Waco nonprofit seeks to ‘revive the world back to nature’ with community gardening

Volunteers for Global Revive include Baylor students who provide upkeep and maintenance on the garden. Photo courtesy of Kay Bell

By Luke Lattanzi | Staff Writer

Inconspicuously situated on a once-vacant lot in a sleepy Waco neighborhood on the 1100 block of Taylor Street is an array of crop beds growing vegetables such as onions, cabbage, peas and sorghum. The property is the site of Global Revive — a nonprofit organization founded in 2013 to “revive our world back to nature” by encouraging people to grow their own food.

Global Revive founder Kay Bell said growing her own food enables her to know exactly what is in her produce, citing the various amounts of chemicals or pesticides that may be used with fruits and vegetables that are sold at grocery stores.

“It’s got to be changed — that growing your own food, being able to eat from your own [garden so] you know what was put in it, versus you going to these stores, you don’t know what was put in it,” Bell said.

As a Black woman, Bell said she believes growing food from home is integral to Black culture, but it has gained a negative connotation with other Black Americans due to the country’s history of slavery. While Bell had trouble convincing other Black Americans in her community to consider joining the garden at first, she said she has made progress.

“It was basically to show people [how] to revive people back to growing gardens,” Bell said. “I think I want to say specifically [with] African American [people], I think it’s part of our culture that we grew our own food. And somehow we got away from that, because it [pertains to] slavery if we go back to that.”

The Global Revive farm is organized into an array of plant beds that all belong to different people who participate, and each person is free to grow vegetables of their choosing.

Bell, a retired school teacher born and raised in Tyler, followed her husband to Waco in 2008. Despite liking teaching, she said her true passion was gardening, so she took an early retirement to pursue it full time.

The idea for Global Revive came to her when she decided to plant zucchinis, squash and tomatoes on a vacant lot that had previously been used to store trash. The trash, she said, acted as compost that made the soil rich with nutrients, causing the vegetables she had planted to grow very large.

“I’m literally telling you, people used to drive slow just to look over there at that lot,” Bell said. “My tomatoes had gotten that tall. I know that soil was so rich.”

After selling her produce at a local market and making $75 within the first 15 minutes, Bell knew she had something. She now lives in Bellmead, where she has her own three-acre farm, with Global Revive being her project in Waco-proper.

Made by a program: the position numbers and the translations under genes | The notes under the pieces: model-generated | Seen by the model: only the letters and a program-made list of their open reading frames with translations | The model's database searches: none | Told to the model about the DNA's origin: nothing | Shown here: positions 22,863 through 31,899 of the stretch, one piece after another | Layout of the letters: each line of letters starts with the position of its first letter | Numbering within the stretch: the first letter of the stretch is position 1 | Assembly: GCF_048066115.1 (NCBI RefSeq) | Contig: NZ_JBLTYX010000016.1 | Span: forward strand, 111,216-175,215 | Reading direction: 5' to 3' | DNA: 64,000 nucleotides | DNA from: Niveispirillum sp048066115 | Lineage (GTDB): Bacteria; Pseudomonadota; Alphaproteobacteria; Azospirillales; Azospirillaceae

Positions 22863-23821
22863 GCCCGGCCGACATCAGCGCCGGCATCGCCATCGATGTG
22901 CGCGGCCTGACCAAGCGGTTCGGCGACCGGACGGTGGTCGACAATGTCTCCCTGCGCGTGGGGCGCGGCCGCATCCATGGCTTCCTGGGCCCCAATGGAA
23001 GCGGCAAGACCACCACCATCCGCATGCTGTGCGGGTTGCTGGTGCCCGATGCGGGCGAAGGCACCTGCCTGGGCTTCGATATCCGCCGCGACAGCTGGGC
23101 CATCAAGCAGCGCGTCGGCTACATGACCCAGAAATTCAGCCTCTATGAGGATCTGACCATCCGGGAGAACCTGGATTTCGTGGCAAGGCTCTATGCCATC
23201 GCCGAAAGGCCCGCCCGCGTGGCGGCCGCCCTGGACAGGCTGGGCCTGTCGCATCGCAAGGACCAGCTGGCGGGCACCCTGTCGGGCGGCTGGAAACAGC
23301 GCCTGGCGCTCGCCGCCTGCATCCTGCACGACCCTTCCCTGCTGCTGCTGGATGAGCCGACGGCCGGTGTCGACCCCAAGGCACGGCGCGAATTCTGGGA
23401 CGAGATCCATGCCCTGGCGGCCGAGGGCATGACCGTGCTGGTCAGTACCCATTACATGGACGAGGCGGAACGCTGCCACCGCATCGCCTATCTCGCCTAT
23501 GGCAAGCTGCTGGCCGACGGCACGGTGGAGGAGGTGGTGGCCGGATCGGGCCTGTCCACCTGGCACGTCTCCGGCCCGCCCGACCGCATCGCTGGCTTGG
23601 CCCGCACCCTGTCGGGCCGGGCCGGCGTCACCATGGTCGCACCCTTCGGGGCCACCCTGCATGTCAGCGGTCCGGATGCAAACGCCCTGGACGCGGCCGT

Yumi Nays — a volunteer with Global Revive who is currently growing onions, cabbage, tomatoes, peas and sorghum — said the organization is also geared toward teaching younger people how to grow their own food and cultivate a love of farming.

“We do teach our younger generations how to do the raised beds when we’re working with raised beds,” Nays said. “We’ve had summer programs where we had kids come out in summer and plant, and we teach them how to plant and dig into the dirt.”

Despite the health benefits associated with growing food from home, Nays said there are some difficulties. Weeds are a constant threat to crops and must be manually pulled from the ground. He also said Global Revive doesn’t use any chemicals or pesticides, holding up a leaf from one of the crops with a bunch of holes in it — evidence of not using pesticides that many companies use to keep pests away.

All weeds pulled from the ground as well as other participants’ food waste are placed in the four compost bins on the farm for the eventual creation of fresh soil — a process Nays said is keeping in practice with regenerative agriculture.

Bell said she is currently developing a plan to present to the Waco City Council in order to develop a partnership with the city in hopes of creating even more farms on vacant lots. Such a process might be a challenge though, she said, as the vacant lots are also being used by the city to build new houses to accommodate the influx of new residents.

Nays said he encourages young people to get involved in gardening, as it can teach valuable life lessons such as patience and delayed gratification.

“We should get more young people that volunteer themselves to find community gardens,” Nays said. “It’s like looking for a book. It’s like going to a library when you come to the gardens, because there’s so much to learn.”

Luke Lattanzi is a senior political science major with a minor in news-editorial originally from Monroe Township, New Jersey, now based in Houston. In his last semester at the Lariat, he is excited to learn more about what it takes to report for a daily news publication. Luke also serves as assistant editor for conservative digital magazine American Pigeon. He hopes to work for a publication as a reporter after graduation.